What has your experience been like working in AI?

Exhilarating! It’s an active field, with new research and findings every day — and still more to discover.

Why should women pursue a career in this area?

Stephen Hawking said super-intelligent AI will be very good at accomplishing its goals, but there will be trouble if its goals don't align with ours. If AI models are consciously or unconsciously biased, then those biases will be built into the systems that we create. It is critical for women to be a part of the AI community and to drive the progress.

What are some of the challenges of being a woman in tech?

I have been in countless meetings and on numerous teams where I was the only woman. Gender imbalance creates a culture where women simply don't “fit in” – from lunchroom banter to team camaraderie. But most damaging are the unconscious biases that question women's abilities and that creep into casual interactions and comments. In this field, women have to speak up and advocate for themselves.

Is the industry attracting and retaining more women in this field?

I am heartened by companies like Avast that are invested in attracting and retaining women in technology. Half the population is left untapped when we don't include women. To build systems, inclusion is imperative.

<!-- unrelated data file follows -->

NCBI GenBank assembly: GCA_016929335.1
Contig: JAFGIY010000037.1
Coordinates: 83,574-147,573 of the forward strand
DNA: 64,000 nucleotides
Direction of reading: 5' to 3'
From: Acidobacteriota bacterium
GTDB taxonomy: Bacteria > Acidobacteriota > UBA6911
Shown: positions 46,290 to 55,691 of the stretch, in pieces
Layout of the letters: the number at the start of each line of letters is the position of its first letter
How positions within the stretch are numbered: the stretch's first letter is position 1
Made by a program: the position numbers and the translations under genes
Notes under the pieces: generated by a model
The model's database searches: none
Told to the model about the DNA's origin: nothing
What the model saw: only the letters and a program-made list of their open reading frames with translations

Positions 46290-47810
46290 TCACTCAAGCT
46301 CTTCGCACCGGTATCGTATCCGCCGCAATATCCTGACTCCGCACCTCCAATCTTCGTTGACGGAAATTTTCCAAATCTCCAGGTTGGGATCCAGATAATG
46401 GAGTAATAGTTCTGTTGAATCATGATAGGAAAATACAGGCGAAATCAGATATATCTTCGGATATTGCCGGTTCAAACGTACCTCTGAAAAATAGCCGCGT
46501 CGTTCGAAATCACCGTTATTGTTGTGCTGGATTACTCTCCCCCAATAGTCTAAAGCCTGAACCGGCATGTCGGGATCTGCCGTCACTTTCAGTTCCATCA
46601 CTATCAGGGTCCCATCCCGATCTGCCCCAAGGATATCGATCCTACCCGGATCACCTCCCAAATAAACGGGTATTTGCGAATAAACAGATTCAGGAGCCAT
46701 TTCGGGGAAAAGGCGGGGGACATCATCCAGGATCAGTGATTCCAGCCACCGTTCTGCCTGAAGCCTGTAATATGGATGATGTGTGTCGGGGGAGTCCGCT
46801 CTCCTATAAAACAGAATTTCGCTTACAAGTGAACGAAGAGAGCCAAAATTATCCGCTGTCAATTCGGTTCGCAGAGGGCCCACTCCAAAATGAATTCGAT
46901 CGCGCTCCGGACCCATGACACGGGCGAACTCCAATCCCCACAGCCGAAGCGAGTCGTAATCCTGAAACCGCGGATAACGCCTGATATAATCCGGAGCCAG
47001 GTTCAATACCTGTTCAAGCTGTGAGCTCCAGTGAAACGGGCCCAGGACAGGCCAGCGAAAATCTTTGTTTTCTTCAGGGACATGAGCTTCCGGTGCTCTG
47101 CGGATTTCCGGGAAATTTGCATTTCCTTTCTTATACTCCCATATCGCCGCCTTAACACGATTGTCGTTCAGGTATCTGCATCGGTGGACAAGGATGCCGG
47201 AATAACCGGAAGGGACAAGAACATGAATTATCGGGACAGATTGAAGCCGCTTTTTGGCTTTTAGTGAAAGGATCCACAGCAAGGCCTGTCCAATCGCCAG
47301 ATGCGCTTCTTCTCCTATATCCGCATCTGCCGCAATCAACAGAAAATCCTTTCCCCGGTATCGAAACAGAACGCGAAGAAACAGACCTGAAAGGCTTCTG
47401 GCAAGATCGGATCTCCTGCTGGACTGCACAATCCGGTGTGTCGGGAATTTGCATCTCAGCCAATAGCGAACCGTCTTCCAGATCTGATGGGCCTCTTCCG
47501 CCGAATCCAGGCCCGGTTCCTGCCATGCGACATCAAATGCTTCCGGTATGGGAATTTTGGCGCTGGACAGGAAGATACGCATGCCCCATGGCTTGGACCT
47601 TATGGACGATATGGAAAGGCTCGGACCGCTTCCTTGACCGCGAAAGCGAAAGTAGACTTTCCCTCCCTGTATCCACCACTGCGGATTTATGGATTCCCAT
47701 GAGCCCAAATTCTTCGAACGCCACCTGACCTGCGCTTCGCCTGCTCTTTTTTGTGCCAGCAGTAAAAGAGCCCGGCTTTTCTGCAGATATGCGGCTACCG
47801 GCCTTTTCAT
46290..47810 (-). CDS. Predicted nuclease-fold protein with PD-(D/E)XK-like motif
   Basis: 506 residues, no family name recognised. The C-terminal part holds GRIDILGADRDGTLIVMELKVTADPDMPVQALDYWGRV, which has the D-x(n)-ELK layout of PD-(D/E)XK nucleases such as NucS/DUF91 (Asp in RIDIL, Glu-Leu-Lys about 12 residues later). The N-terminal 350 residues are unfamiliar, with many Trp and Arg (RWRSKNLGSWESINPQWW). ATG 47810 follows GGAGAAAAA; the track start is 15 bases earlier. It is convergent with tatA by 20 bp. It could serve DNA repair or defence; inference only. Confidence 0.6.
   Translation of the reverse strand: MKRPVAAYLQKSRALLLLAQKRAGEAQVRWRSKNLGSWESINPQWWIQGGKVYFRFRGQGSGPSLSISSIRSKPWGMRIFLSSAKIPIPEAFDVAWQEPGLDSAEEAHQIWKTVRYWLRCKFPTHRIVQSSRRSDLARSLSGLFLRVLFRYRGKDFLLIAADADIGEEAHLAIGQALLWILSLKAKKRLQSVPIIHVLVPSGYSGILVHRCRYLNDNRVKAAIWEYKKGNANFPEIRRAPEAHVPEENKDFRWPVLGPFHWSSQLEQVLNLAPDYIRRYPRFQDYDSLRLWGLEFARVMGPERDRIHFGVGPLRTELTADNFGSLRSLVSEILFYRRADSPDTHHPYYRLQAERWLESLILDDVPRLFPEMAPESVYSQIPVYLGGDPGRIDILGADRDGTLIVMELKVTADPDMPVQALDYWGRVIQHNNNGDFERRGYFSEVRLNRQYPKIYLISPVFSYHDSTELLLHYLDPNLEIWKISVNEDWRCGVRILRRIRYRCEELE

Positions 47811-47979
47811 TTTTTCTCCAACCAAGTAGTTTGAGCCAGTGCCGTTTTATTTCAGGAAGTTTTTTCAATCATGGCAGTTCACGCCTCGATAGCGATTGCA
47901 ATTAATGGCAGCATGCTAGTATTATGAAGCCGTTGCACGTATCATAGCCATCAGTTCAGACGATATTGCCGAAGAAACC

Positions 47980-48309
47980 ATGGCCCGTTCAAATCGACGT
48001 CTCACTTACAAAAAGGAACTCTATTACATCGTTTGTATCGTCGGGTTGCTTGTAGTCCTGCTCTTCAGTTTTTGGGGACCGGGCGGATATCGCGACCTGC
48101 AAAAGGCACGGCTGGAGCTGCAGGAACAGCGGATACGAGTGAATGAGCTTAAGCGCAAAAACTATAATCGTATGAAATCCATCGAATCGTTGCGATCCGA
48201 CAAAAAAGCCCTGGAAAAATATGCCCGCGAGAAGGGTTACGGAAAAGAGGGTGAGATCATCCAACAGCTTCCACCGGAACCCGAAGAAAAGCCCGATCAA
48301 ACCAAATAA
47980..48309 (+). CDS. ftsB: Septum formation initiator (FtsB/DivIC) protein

Who inspires you?

Women like Grace Hopper and Ruth Bader Ginsburg. I salute Reshma Saujani's work in founding Girls Who Code. I admire Indira Nooyi's grit that earned her the CEO title at PepsiCo.

Do you think mentorship for women in tech is valuable?

Absolutely! I have benefitted enormously from mentors and mentees. Mentorship provides women space to ideate who they can be — to reinforce that they can overcome hurdles and come out shining on the other side.

What advice would you offer to young women?

This industry might not be the easiest path, but you can overcome hurdles. Women like me are waiting for you and we’d be honored to serve as your mentor. STEM careers need you – your perspective, knowledge and expertise.